Courthouse noted for historic civil rights trials to close

MERIDIAN — The federal judiciary says it will close the courthouse in Meridian where trials were held for Ku Klux Klansmen on charges in the 1964 deaths of three civil rights workers and where James H. Meredith filed his lawsuit in 1961 to integrate the University of Mississippi.

The Meridian building is among six courthouses in the South to be closed because of inadequate federal funding. The others are in Gadsen, Ala.; Pikeville, Ky.; Wilkesboro, N.C.; Beaufort, S.C.; and Amarillo, Texas, the Judicial Conference said.

None of those closing has a judge who is based there. Instead, judges travel from larger cities, as needed.

Republican U.S. Rep. Gregg Harper, whose district includes Meridian, said the decisions about courthouse closures were made by a panel that’s independent of congressional oversight.

“Even so, my staff and I have closely monitored the conference’s proceedings since April in hopes that they would find justification to maintain operations in Meridian,” Harper said in a statement. “I was disappointed today to learn that the Judicial Conference included Meridian in their list of announced closures.”

Stanley Dearman, retired editor of The Neshoba Democrat newspaper, told The Associated Press that the courthouse contains too much history to be closed.

“It has been an important venue in the civil rights history of Mississippi,” Dearman said. “There were so many cases of a historic nature and lesser ones, too, that maybe didn’t attract as much attention. I can’t imagine Meridian being without a federal district court.”

Dearman was at work at The Meridian Star in 1961 when he was tipped off to be at the federal courthouse.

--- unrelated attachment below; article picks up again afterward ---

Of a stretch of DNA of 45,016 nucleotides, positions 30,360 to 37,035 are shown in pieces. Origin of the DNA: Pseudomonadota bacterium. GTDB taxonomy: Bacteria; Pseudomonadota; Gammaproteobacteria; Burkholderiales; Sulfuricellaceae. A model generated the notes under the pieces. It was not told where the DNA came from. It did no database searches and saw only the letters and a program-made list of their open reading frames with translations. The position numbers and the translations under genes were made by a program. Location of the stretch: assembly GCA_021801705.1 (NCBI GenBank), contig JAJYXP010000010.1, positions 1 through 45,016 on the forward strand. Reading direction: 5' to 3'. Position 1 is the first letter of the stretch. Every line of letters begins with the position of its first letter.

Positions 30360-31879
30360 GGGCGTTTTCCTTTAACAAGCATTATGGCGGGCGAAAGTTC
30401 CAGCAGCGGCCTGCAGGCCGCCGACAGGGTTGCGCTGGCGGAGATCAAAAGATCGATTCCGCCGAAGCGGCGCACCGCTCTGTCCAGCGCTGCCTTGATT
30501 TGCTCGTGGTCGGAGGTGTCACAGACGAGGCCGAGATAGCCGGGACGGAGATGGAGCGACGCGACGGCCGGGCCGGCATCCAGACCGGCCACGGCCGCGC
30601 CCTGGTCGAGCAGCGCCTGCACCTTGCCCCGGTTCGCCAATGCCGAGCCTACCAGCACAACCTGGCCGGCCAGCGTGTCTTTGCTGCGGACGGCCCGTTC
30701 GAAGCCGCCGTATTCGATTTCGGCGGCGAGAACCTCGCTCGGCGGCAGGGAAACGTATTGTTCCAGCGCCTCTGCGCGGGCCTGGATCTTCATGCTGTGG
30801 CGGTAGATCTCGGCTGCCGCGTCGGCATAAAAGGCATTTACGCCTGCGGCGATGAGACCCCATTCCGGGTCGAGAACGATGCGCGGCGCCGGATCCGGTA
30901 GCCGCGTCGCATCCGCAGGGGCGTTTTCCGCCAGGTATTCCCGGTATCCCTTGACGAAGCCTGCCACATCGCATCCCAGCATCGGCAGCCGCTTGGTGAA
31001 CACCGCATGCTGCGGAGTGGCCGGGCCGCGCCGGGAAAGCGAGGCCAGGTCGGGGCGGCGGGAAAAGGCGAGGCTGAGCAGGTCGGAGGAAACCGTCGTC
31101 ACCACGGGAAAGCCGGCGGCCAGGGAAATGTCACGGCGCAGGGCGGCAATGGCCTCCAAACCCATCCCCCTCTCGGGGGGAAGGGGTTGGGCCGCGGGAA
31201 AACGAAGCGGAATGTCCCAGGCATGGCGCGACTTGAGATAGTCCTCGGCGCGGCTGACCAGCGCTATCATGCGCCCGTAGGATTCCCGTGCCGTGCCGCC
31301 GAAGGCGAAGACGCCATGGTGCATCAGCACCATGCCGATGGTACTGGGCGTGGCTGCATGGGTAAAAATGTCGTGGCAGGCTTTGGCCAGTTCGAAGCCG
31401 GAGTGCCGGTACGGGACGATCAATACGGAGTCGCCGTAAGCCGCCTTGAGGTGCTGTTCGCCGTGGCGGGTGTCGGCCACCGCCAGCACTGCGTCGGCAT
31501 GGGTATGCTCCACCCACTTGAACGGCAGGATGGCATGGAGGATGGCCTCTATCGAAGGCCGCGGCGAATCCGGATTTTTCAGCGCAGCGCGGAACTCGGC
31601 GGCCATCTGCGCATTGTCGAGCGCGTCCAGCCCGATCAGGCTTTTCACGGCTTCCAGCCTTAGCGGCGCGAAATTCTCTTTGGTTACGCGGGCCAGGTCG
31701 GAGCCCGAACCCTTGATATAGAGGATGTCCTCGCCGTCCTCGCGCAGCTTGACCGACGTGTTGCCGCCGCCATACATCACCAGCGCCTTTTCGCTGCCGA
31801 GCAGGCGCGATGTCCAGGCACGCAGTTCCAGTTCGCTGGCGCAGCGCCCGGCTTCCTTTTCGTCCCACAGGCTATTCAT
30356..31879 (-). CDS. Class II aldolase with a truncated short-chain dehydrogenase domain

“I got there and there was James Meredith and his attorney, Constance Motley, filing the lawsuit to integrate Ole Miss. There were months and months of hearings.”

A federal appeal court in New Orleans ultimately ordered the state to register Meredith at the university in Oxford. He began attending classes in October 1962.

In 1967, a federal grand jury indicted 19 men on charges of conspiring to violate the civil rights of Michael Schwerner, James Chaney and Andrew Goodman, the three civil rights workers slain by the Ku Klux Klan in 1964. The trial was held in Meridian.

Seven Ku Klux Klansmen, including Imperial Wizard Sam Bowers of Laurel and Neshoba County Deputy Cecil Price, were convicted of federal civil rights violations in the men’s deaths. They received prison terms ranging from three to 10 years.

The courthouse was built in 1933 and takes up an entire city block in downtown Meridian. It has been renovated and expanded several times over the years. The three-story limestone building built in a classical Art Deco style was listed on the National Register of Historic Places in 1984.

The closings were ordered by the Judicial Conference of the United States, a group of 27 judges led by Chief Justice John Roberts that sets policy for the federal courts.

The courthouses will close over the next several years.

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